Heroes: the Army
"...Maloney stepped out of the jeep and reminded the guards of protocol. Top-secret, urgent messages only go to the addressee-especially when they're for the general..."
Martin J. "Mike" Maloney
- Branch of Service: Army
- Unit: 3118th Signal Battalion SHAEF
- Dates: Enlisted 9 December 1942 in Chicago, IL., Discharded 23 April 1946, Camp Mc Coy, WI
- Location: European Theater
- Rank: T-4.
- Birth Year: 13 January 1922
- Entered Service: Chicago, IL
L to R: Martin "Mike" Maloney, brothers Gerard, and Dennis.
Dennis was a B-24 Pilot in WWII.
Gerard later spent 20 years in the Army, is a Vietnam vet.
Message for the General:
Mike Maloney's rugged Army jeep rolled to a stop in front of the gated mansion in the thick of the night. It was 1945 in Bad-Hamburg, Germany, and the armed security guards, guns drawn, were taking no chances.
"I have a top-secret, urgent message for General Eisenhower," Sgt Maloney told the guards.
Unimpressed, they didn't want to let him by. Maloney stepped out of the jeep and reminded the guards of protocol. Top-secret, urgent messages only go to the addressee-especially when they're for the general.
The barricade swung open and Maloney walked toward the mansion, leaving the jeep with his armed passenger.
"Off we go!" Maloney mused to himself, holding tightly to the large manila envelope.
A second set of guards in front of the sweeping mansion, which had been commandeered for military use in wartime, was even less friendly.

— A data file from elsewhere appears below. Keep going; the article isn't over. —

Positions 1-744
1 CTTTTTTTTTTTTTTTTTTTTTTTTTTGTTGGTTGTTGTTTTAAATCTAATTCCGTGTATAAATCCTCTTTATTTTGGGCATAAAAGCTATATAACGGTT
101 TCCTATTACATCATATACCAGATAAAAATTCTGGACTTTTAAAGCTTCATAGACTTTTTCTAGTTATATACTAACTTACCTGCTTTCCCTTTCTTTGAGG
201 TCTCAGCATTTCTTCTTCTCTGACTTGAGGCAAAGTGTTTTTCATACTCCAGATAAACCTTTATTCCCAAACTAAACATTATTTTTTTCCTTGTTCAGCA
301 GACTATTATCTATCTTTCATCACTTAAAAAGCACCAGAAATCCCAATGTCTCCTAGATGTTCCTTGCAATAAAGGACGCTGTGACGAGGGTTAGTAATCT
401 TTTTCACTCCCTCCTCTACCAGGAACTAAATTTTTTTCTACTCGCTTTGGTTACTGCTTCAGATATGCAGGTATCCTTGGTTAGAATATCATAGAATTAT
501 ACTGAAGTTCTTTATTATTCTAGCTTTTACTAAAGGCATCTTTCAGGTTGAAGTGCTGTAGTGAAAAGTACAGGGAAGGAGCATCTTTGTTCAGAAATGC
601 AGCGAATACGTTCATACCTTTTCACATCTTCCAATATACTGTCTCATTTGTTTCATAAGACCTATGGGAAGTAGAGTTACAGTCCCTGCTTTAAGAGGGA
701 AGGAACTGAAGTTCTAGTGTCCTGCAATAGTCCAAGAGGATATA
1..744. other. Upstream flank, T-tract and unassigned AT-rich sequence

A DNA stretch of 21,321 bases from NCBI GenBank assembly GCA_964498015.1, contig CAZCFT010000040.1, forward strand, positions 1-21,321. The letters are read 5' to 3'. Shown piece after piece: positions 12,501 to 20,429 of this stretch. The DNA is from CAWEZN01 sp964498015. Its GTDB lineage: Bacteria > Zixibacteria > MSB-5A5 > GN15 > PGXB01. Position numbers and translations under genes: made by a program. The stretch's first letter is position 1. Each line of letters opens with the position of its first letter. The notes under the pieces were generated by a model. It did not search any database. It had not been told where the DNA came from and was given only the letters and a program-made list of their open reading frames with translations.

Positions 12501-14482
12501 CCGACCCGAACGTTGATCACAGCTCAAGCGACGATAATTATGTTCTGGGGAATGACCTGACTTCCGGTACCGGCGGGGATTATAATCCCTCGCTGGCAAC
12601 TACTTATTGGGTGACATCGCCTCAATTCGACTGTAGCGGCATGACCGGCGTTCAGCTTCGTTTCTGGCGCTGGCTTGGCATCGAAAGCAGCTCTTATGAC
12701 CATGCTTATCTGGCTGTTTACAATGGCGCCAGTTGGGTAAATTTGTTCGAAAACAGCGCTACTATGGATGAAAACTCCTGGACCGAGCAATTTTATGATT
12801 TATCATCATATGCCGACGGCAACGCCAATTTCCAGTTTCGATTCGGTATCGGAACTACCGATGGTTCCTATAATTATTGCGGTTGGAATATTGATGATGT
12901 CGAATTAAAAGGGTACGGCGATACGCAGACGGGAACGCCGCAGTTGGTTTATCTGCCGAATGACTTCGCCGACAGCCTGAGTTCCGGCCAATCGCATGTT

They pointed their guns in Maloney's face.
"I have a top-secret, urgent message for General Eisenhower," he told the guards. They didn't care.
"Give it to us and we'll deliver it to him," one said.
"I can't do that," said the stoic Maloney.
They called a colonel, who arrived many long minutes later.
"Give it to me," said the colonel, "and that's an order."
"I can't give it to you, sir," said the 23-year-old soldier. "I could get thrown in the stockade. This message can only be delivered to the person it's addressed to, and that's General Eisenhower."
The colonel, after some choice words, acquiesced.
A few minutes later, Maloney watched as Gen. Dwight D. Eisenhower, future President, walked down the sweeping stairway in a bathrobe and slippers, rubbing his eyes.
Maloney saluted him and handed him the envelope.
Eisenhower commended him for a job well done, noting that he'd been trained well and lived up to the reputation of excellence demanded of a U.S. Army soldier.
"He invited me in for a cup of coffee," said Maloney, now 83, "but I told him 'no thank you' then saluted him and went on my way."
Maloney doesn't know what the message said, but the war ended shortly thereafter, leaving Maloney with more than one story he'll never forget.
Interested in some background information?
Check out the related links below...
Association Links: Infantry Divisions and More
American Battle Monuments Commission: WWII Honor Roll
National World War II Memorial
The above essay and photos, "War Memory of Mike Maloney, were forwarded to us by Mike's brother Gerard and the Elkhart (IN) Truth newspaper. The article originally appeared in the Elkhart Truth on 11 November 2001.
The material is re-printed here on World War II Stories -- In Their Own Words with the kind permission of Mr. Maloney. Our sincerest THANKS to Mr. Maloney for allowing us to share these excellent memories.
Original Story submitted on 3 May 2005.
Story added to website on 1 June 2005.
September 5, 2002.
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